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Seizures and Epilepsy in pets – part III

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Breed Incidence

Any dog may become an epileptic for acquired reasons such as postencephalitis, brain trauma or birth injury. However, in certain breeds, epilepsy is a common problem. Such breeds are regarded as having a high incidence of genetic epilepsy or at least a tendency to epilepsy. Some breeds have been studied carefully and the exact genetic mechanism of epilepsy is known (Beagles, Keeshunds).{{more}} In others, it is generally accepted that genetic epilepsy occurs (German Shepherds, St. Bernards, all Schnauzers, Cocker Spaniels, Irish Setters, all Poodles). Some breeds are suspected (Retrievers, Labradors, Shetland Sheepdogs, Siberian Huskies). In some breeds the problem may be limited to just a few blood lines, but in others it seems widespread. Any individual dog may have epilepsy for genetic reasons or it may have acquired it. It is rarely possible to diagnose the exact cause with certainty.

The problem of genetics is the major reason that no dog that has had seizures of unknown (perhaps inherited) cause should be used for breeding. Females should always be spayed to achieve better control of seizures. Male dogs also benefit from neutering because of reduced sexual stress.

Treatment of Seizures

Dogs with seizures due to diseases other than epilepsy are given specific treatments for their disease. They may also be given anti-convulsants. Epileptics are treated with anti-convulsant drugs. If seizures are mild, occur singly and less frequently than one every 1-2 months, the side effects of the drugs may outweigh the benefits of seizure control. If status or multiple seizures on 1 day have occurred, then the epileptic must be treated. 80-90 percent of epileptic dogs are controlled – that is most epileptic dogs can be well treated. This does not mean cured. In some breeds, such as German Shepherds, this may drop to 25 percent control. Control – which is a dramatic decrease in, but not necessarily absence of, seizures – may only be achieved after many months of therapy with a variety of drugs or drug combinations. Control may be lost even after several years of success.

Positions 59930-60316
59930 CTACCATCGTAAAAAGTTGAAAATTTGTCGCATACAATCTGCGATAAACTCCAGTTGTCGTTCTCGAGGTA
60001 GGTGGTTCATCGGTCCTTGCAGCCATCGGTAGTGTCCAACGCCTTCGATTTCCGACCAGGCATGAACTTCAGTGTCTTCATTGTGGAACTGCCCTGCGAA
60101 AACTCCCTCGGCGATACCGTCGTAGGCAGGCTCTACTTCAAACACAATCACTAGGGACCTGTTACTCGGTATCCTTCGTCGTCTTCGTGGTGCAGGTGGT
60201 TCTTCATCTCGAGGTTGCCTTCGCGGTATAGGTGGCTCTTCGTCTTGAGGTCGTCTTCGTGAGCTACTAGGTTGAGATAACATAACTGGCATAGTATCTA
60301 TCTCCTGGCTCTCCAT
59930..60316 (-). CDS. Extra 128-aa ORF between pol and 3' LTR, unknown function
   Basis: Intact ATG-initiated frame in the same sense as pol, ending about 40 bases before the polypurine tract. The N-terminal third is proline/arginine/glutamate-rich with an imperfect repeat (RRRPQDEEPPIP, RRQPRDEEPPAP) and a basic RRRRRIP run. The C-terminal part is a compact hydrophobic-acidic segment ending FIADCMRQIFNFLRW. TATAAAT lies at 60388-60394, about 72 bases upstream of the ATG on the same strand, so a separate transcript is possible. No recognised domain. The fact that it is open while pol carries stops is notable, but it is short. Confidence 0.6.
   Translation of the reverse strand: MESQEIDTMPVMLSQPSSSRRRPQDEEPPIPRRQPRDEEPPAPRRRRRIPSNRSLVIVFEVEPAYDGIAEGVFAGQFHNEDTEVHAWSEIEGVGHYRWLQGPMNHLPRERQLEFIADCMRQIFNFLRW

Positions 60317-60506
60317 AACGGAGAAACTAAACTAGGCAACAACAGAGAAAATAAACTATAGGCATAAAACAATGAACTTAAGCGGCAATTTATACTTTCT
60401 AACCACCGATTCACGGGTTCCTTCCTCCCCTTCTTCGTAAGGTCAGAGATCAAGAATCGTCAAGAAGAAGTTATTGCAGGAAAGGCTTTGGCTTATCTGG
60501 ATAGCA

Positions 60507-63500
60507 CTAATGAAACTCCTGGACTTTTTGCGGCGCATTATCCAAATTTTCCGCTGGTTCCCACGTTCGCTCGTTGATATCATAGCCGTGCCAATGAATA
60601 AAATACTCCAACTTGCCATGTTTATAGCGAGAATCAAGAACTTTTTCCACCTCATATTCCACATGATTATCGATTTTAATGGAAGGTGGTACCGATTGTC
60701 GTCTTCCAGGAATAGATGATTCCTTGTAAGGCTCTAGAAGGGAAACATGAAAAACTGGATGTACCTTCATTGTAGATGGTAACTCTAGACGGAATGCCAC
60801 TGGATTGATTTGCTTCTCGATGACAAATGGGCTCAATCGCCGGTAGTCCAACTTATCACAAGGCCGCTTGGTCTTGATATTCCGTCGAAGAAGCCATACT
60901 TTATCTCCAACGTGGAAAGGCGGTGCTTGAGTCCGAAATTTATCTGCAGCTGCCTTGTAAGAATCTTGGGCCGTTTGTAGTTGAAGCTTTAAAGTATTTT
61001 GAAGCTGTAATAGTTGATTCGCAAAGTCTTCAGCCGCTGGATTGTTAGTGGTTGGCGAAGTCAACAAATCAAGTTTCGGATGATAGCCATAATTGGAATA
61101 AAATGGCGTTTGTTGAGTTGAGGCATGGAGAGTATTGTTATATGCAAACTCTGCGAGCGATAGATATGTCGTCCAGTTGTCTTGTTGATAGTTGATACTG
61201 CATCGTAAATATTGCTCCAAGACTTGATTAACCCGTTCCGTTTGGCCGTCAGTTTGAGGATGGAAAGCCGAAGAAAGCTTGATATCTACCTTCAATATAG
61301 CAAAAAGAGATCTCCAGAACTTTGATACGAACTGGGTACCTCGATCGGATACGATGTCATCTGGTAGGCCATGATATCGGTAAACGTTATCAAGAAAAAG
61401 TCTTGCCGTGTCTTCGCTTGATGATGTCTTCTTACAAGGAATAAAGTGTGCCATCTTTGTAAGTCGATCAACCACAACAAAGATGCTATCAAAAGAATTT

Common side effects with anti-convulsants are increased thirst, urination or appetite, drowsiness, clumsiness and hyperexcitability. These effects may be temporary or may persist as long as the drug is given. Some drugs produce minor liver changes. These changes may become serious in some individuals. Epileptics on medication require periodic physical examinations and blood tests. Evidence suggests that dogs do not suffer during a seizure, but disorientation commonly occurs after a seizure. This may be upsetting to the dog. Some dogs may scream or moan in a seizure. This appears to be involuntary and not associated with pain. Provided the epilepsy is controlled, the life expectancy of an epileptic dog is not shortened but normal. If a dog has had no convulsions for 1 year, your veterinarian may slowly reduce the dose of anti-convulsant over several months. Some dogs eventually may be weaned off medication. During a seizure, the dog is rarely dangerous but should not be moved or handled unnecessarily except to stop it from injuring itself. Talking to the dog may help reassure it. If the seizure lasts over 10 minutes, call your veterinarian.

For further information, contact: Dr. Collin Boyle
Unique Animal Care Co. Ltd. Tel: 456 4981
Website: www.uniqueanimalcare.com

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